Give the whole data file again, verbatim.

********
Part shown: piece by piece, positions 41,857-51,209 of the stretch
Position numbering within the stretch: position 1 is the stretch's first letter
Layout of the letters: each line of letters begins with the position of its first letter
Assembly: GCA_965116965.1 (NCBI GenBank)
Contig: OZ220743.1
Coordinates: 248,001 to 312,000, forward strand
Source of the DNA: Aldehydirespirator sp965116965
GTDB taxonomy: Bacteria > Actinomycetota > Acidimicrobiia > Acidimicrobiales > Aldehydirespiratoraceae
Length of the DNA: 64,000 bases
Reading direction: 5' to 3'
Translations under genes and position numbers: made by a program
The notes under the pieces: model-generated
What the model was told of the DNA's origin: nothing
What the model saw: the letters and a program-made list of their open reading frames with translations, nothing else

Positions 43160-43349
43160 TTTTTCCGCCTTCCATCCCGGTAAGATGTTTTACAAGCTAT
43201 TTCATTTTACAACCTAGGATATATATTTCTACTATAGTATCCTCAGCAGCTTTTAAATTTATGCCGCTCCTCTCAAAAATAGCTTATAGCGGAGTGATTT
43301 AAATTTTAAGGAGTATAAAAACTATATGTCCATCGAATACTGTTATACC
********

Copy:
Part shown: piece by piece, positions 41,857-51,209 of the stretch
Position numbering within the stretch: position 1 is the stretch's first letter
Layout of the letters: each line of letters begins with the position of its first letter
Assembly: GCA_965116965.1 (NCBI GenBank)
Contig: OZ220743.1
Coordinates: 248,001 to 312,000, forward strand
Source of the DNA: Aldehydirespirator sp965116965
GTDB taxonomy: Bacteria > Actinomycetota > Acidimicrobiia > Acidimicrobiales > Aldehydirespiratoraceae
Length of the DNA: 64,000 bases
Reading direction: 5' to 3'
Translations under genes and position numbers: made by a program
The notes under the pieces: model-generated
What the model was told of the DNA's origin: nothing
What the model saw: the letters and a program-made list of their open reading frames with translations, nothing else

Positions 43160-43349
43160 TTTTTCCGCCTTCCATCCCGGTAAGATGTTTTACAAGCTAT
43201 TTCATTTTACAACCTAGGATATATATTTCTACTATAGTATCCTCAGCAGCTTTTAAATTTATGCCGCTCCTCTCAAAAATAGCTTATAGCGGAGTGATTT
43301 AAATTTTAAGGAGTATAAAAACTATATGTCCATCGAATACTGTTATACC